16. ^ Ypsilantis, E.; Courtney, E. D.; Chopra, N.; Karthikesalingam, A.; Eltayab, M.; Katsoulas, N.; Tang, T. Y.; Ball, R. Y. (2011). "Importance of specimen length during temporal artery biopsy". British Journal of Surgery. 98 (11): 1556–60. doi:10.1002/bjs.7595. PMID 21706476. 
  17. ^ Bley, T.A.; Uhl, M.; Carew, J.; Markl, M.; Schmidt, D.; Peter, H.-H.; Langer, M.; Wieben, O. (2007). "Diagnostic Value of High-Resolution MR Imaging in Giant Cell Arteritis". American Journal of Neuroradiology. 28 (9): 1722–7. doi:10.3174/ajnr.A0638. PMID 17885247. 
  18. ^ Font, Ramon L; Prabhakaran, Venkatesh C (2007). "Histological parameters helpful in recognising steroid-treated temporal arteritis: an analysis of 35 cases". British Journal of Ophthalmology. 91 (2): 204–9. doi:10.1136/bjo.2006.101725. PMC 1857614Freely accessible. PMID 16987903. 
  19. ^ "BestBets: Steroids and Temporal Arteritis". Archived from the original on 2009-02-27. 
  20. ^ Chan, Colin C K; Paine, Mark; O'Day, Justin (2001). "Steroid management in giant cell arteritis". The British Journal of Ophthalmology. 85 (9): 1061–4. doi:10.1136/bjo.85.9.1061. PMC 1724128Freely accessible. PMID 11520757. 
  21. ^ Mollan, Susan P; Sharrack, Noor; Burdon, Mike A; Denniston, Alastair K; Mollan, Susan P (2014). "Aspirin as adjunctive treatment for giant cell arteritis". The Cochrane Database of Systematic Reviews (8): CD010453. doi:10.1002/14651858.CD010453.pub2. PMID 25087045.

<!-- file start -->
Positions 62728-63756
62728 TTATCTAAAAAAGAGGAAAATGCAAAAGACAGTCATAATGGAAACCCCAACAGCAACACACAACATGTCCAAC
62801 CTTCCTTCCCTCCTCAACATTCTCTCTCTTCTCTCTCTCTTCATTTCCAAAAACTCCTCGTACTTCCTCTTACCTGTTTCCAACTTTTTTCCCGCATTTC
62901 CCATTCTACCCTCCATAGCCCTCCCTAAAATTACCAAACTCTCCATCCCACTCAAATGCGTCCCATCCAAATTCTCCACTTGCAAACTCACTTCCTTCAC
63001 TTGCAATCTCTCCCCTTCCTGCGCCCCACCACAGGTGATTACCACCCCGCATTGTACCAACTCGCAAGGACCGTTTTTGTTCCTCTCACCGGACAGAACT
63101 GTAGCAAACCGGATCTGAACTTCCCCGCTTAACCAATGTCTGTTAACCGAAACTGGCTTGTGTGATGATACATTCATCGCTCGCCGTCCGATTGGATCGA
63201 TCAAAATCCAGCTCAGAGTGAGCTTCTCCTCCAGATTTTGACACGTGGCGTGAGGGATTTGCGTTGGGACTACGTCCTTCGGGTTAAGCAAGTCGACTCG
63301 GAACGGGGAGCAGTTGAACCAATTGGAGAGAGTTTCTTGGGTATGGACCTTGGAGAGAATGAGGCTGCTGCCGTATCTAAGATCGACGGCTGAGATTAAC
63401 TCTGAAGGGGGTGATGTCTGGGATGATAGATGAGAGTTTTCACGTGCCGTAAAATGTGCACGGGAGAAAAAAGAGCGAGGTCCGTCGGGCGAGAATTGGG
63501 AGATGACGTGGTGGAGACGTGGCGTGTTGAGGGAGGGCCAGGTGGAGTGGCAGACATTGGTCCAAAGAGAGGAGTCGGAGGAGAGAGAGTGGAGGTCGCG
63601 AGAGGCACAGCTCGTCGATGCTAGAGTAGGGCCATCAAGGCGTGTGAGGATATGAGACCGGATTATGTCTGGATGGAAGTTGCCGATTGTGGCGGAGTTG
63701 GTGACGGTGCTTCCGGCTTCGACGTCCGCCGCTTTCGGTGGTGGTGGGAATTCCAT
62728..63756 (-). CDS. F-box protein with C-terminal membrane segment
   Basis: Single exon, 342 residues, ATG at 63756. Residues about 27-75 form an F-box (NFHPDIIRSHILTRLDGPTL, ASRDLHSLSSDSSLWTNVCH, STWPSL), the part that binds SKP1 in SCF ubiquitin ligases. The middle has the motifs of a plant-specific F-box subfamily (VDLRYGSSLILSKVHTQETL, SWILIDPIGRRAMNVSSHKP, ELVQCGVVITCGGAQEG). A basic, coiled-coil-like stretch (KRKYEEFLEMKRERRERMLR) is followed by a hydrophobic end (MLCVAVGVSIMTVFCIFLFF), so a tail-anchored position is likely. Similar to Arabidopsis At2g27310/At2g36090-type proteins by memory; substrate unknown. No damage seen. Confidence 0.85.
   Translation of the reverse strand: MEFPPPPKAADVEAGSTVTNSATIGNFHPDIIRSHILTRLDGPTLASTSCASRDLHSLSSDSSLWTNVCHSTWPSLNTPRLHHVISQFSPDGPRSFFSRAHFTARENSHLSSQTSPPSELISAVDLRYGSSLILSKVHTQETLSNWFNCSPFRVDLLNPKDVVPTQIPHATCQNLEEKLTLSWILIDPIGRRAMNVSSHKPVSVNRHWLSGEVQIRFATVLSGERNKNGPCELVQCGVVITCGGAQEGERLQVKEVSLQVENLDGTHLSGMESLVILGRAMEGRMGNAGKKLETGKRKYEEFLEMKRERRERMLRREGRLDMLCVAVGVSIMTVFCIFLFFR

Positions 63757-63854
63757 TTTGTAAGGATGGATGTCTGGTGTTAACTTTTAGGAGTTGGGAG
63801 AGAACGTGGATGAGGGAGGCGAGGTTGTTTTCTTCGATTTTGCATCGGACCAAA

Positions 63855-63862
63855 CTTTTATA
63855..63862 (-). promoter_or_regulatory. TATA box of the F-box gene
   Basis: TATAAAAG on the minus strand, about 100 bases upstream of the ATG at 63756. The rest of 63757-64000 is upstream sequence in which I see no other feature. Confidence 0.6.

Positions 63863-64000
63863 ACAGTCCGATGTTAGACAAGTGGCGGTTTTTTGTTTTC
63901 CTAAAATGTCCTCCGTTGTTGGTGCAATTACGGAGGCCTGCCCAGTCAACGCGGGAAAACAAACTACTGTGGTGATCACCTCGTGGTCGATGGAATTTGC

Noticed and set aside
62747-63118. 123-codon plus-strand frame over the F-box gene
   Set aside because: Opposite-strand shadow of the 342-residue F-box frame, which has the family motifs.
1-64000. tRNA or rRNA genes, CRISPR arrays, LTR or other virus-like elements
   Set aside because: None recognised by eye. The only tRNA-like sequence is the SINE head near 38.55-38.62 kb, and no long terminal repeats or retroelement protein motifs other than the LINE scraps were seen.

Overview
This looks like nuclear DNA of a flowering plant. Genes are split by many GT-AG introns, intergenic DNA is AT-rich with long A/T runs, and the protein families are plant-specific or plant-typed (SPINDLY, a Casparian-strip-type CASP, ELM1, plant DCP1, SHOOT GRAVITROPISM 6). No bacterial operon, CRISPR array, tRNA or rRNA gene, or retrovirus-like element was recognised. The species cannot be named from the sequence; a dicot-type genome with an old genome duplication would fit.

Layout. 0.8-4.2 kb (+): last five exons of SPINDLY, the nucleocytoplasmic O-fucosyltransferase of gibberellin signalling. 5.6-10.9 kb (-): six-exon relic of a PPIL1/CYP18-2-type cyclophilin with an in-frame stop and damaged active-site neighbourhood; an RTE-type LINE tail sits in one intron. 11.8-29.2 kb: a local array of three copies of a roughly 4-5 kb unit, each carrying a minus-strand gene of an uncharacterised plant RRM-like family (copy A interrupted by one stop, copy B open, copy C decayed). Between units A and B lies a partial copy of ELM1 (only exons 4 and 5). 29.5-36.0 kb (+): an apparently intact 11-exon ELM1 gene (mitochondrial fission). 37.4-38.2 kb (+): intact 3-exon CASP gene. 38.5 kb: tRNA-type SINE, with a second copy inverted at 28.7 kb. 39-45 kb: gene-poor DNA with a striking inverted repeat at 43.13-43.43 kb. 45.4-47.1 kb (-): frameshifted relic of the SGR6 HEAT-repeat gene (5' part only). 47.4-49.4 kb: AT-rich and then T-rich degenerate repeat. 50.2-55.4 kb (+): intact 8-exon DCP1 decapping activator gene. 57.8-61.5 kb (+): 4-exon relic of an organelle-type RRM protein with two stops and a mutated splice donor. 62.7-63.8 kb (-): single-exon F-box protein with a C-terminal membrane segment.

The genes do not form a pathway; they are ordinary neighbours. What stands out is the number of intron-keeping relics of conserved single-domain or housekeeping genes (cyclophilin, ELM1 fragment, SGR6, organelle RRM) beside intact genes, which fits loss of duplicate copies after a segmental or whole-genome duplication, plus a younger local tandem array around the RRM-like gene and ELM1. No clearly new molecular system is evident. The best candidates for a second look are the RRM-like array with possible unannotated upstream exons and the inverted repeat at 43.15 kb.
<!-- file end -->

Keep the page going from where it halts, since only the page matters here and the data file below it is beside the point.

22. ^ "Press Announcements - FDA approves first drug to specifically treat giant cell arteritis". www.fda.gov. Retrieved 10 February 2018. 
  23. ^ Walter, MA; Melzer, RA; Graf, M; Tyndall, A; Müller-Brand, J; Nitzsche, EU (2005). "[18F]FDG-PET of giant-cell aortitis". Rheumatology. 44 (5): 690–1. doi:10.1093/rheumatology/keh551. PMID 15728420. 
  24. ^ James, William D.; Berger, Timothy G.; et al. (2006). Andrews' Diseases of the Skin: clinical Dermatology. Saunders Elsevier. p. 840. ISBN 0-7216-2921-0. 
  25. ^ "giant cell arteritis" at Dorland's Medical Dictionary

External links[edit]

Classification
External resources
  • Hayreh, Sohan Singh; Zimmerman, Bridget (2003). "Management of Giant Cell Arteritis". Ophthalmologica. 217 (4): 239–59. doi:10.1159/000070631. PMID 12792130.